Science is often believed to be interchangeable with “progress." But the idea of ethical science may conflict with the notion of “progress.”
Clean water? What’s wrong with that? Inconceivable outcomes, that’s what. Clean, potable water is rarely pulled from sparkling streams. More often, it is processed, chlorinated, and flushed into the waste disposal system. Your clean water is presently generated with highly ordered, complex, and dependent systems.
At each point on this chain, the vast spider web of infrastructure pollutes the water, soil and air. Likewise, with each new invention, a host of new problems can occur without adequate scientific inquiry. Asbestos was a great insulator, and we placed it everywhere: factories, hospitals, schools, housing. Science did that. But scientific investigation also revealed hazards of asbestos as early as the 1880s. Official policy kept restrictions from being implemented for nearly 80 years.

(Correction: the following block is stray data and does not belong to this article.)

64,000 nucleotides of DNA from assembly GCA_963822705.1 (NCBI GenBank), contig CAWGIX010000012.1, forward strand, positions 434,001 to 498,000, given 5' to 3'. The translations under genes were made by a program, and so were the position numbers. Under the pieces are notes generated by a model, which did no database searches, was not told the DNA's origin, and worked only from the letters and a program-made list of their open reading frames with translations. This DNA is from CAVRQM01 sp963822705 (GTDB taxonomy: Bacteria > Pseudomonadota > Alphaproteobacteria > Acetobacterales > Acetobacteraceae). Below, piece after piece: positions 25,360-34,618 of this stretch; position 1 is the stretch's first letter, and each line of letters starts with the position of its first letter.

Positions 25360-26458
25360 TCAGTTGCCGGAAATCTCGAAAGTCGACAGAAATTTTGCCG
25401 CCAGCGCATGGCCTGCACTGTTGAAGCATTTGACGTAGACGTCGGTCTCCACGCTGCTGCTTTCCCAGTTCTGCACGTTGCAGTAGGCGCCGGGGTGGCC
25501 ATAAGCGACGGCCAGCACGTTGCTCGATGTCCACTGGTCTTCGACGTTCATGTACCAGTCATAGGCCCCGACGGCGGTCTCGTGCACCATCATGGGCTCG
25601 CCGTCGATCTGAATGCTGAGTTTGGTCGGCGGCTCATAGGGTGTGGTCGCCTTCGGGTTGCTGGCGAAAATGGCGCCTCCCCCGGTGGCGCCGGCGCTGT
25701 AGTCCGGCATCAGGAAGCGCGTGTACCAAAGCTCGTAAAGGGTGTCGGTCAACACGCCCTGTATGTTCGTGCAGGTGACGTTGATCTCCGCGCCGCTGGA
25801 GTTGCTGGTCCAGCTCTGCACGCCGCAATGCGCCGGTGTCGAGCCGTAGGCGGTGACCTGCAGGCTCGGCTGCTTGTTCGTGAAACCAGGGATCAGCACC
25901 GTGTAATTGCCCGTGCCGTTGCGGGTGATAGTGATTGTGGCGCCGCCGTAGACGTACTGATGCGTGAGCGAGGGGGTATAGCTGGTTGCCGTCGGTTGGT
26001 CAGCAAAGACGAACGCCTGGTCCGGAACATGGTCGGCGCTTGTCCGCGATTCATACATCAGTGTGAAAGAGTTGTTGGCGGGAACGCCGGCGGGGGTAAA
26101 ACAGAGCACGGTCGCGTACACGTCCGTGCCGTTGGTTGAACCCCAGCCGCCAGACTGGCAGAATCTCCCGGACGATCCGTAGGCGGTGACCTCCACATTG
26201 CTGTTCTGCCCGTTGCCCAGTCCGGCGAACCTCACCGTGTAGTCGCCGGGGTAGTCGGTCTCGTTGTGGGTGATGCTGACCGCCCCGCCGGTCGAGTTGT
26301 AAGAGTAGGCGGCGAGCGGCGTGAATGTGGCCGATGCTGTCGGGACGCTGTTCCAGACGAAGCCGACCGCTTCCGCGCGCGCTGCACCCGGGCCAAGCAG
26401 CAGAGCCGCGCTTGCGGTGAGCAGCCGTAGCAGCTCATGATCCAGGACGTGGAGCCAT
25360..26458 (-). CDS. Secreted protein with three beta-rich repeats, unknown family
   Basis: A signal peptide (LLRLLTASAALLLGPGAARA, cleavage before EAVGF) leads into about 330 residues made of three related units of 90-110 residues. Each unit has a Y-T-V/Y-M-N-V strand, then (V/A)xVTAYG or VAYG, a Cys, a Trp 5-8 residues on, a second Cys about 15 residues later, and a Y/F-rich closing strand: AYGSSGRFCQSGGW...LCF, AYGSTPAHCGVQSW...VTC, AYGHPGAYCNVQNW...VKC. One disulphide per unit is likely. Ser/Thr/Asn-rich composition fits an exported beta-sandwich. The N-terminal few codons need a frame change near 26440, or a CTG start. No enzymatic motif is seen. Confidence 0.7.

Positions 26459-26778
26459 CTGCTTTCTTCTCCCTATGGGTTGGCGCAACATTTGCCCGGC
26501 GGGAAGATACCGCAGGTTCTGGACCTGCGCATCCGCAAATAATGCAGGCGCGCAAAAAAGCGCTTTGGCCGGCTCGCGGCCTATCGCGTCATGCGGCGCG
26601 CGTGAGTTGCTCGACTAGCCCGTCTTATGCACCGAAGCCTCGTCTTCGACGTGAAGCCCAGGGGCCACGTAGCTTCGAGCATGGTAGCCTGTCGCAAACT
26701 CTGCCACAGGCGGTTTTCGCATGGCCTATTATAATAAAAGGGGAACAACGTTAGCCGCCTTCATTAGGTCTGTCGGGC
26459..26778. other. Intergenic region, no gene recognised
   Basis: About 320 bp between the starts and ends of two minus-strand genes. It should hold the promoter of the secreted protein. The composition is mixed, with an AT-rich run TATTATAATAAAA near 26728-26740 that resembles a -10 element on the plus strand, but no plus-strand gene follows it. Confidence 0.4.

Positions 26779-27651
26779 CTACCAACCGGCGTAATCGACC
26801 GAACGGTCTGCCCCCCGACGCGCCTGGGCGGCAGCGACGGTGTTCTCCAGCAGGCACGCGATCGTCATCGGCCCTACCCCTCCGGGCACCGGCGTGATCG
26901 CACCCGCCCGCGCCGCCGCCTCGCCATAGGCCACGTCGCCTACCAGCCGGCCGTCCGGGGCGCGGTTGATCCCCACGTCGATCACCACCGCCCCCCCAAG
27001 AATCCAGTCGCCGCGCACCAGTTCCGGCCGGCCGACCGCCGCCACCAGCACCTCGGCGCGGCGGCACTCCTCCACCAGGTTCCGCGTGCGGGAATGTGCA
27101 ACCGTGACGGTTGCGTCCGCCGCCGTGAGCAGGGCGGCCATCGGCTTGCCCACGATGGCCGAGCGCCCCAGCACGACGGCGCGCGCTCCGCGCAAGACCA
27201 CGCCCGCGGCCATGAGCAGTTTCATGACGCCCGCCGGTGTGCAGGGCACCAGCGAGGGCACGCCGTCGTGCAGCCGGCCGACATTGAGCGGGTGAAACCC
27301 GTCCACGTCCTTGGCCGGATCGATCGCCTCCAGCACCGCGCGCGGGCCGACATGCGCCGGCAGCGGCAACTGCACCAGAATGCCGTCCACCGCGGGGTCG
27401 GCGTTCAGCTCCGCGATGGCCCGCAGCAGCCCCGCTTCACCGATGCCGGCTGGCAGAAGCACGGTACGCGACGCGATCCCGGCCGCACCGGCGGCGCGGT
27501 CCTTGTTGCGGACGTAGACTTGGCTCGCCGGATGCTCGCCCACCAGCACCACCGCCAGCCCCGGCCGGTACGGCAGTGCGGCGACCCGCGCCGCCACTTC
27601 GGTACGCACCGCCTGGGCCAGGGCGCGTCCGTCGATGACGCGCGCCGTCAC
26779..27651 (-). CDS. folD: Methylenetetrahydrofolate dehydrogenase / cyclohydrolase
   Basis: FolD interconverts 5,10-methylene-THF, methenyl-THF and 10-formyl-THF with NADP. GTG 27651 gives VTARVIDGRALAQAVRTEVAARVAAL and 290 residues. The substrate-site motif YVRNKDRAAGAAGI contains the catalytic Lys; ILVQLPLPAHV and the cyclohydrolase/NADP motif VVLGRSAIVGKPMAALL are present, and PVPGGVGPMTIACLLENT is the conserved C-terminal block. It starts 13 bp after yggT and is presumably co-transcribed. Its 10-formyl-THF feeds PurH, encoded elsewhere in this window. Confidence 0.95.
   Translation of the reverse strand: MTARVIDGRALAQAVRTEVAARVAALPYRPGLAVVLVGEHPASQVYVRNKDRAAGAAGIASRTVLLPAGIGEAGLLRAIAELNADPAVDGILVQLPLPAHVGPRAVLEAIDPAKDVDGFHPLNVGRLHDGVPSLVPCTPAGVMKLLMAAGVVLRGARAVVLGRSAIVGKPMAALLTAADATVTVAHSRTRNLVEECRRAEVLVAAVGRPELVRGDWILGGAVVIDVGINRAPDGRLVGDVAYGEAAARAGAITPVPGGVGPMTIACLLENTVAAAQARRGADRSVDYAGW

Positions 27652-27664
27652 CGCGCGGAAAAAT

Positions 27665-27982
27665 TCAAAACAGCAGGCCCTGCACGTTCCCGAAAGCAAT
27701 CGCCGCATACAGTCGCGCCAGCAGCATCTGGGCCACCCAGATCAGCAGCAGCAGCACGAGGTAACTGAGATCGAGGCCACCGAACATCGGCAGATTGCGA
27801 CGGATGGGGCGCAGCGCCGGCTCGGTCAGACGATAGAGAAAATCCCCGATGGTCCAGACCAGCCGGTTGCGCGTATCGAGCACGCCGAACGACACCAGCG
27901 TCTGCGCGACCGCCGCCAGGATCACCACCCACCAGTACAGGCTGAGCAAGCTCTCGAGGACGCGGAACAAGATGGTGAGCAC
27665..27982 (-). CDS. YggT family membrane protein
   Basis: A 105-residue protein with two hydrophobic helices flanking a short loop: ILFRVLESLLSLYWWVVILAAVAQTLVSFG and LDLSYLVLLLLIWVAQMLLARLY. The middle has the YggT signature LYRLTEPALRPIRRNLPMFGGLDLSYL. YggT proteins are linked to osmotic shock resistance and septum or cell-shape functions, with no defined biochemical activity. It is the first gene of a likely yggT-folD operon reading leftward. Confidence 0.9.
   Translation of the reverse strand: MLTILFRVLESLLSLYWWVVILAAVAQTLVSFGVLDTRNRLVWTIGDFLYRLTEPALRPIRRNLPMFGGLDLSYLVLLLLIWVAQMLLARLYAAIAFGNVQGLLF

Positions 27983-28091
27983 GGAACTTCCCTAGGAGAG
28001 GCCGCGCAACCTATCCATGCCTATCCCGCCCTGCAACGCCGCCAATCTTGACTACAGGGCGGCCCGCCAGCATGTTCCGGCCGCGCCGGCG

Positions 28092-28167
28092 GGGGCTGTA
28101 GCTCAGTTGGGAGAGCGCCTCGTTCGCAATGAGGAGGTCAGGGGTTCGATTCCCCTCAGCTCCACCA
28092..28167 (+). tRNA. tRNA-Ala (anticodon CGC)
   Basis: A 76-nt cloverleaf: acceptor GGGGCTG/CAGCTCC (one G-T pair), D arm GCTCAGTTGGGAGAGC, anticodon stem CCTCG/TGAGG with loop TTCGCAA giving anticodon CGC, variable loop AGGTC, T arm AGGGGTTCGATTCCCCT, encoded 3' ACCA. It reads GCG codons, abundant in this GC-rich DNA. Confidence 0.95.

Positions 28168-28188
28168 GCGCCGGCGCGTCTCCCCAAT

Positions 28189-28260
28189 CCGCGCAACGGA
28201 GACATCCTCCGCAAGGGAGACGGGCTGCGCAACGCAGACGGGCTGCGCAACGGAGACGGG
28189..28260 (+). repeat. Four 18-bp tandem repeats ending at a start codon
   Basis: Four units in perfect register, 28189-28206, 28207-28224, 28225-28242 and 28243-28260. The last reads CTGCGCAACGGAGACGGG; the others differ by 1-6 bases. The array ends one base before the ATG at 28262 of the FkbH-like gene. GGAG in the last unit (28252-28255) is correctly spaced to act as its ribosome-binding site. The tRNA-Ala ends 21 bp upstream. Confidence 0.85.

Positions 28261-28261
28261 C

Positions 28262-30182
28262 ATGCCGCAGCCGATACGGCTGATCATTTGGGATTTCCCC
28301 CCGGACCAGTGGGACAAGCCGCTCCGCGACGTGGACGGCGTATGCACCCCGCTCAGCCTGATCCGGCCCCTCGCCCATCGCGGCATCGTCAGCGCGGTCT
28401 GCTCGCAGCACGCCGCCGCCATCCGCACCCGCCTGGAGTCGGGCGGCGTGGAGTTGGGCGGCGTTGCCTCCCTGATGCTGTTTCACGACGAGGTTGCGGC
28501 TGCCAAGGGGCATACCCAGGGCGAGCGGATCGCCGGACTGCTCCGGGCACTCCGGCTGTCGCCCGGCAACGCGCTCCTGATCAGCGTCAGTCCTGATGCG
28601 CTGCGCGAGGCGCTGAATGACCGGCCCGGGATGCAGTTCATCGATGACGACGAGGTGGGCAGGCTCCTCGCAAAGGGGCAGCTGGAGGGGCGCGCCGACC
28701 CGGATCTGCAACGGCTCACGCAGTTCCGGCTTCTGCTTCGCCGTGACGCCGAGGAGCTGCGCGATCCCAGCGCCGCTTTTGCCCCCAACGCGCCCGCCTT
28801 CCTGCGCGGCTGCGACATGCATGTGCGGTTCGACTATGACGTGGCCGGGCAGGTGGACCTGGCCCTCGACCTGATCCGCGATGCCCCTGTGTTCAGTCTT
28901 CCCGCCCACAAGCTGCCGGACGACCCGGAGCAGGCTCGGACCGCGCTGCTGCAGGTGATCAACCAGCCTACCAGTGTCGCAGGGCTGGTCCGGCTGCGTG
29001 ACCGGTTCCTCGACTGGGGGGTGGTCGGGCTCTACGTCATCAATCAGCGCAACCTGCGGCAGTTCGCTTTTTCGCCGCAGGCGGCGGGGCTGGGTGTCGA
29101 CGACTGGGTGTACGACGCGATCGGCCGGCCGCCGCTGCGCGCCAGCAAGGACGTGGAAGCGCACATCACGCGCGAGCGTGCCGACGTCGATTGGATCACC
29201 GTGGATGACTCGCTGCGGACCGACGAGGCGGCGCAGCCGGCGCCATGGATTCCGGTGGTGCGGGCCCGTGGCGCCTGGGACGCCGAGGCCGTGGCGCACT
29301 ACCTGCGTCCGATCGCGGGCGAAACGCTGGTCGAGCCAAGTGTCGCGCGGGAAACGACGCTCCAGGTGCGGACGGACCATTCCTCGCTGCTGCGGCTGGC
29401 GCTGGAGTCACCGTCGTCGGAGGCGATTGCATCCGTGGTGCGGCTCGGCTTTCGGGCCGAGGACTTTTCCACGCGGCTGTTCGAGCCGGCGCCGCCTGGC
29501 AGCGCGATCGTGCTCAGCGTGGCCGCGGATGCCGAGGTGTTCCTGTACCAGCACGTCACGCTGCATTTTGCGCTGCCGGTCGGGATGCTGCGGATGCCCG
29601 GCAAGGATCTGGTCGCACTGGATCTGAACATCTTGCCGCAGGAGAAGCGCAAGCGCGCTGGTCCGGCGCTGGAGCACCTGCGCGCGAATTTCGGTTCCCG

Life on earth arose over billions of years through modifications, improvements, testing, winnowing losers, recovering from disasters, and building upon redundancy in our evolutionary heritage. Humans are merely integral to this global animal we live upon: earth. Ignorance and disrespect of the planet’s health and well-being doom science to fail, perhaps injure, or destroy all life. Concurrently, we do not have complete ecosystem knowledge of sustainability and how to wisely guide our technologies toward a carbon neutral, carbon negative existence. Only our compassionate creativity, imagination, and experimentation will afford any sort of future for all life on this planet.
The Iroquois’ "seven generation" adage ensures that any decision today will do no harm for seven generations to come. Incumbent upon we citizen scientists is to assign human beings the primary task to live worthy lives so as to preserve the integrity of a healthy, beautiful, blossoming planet.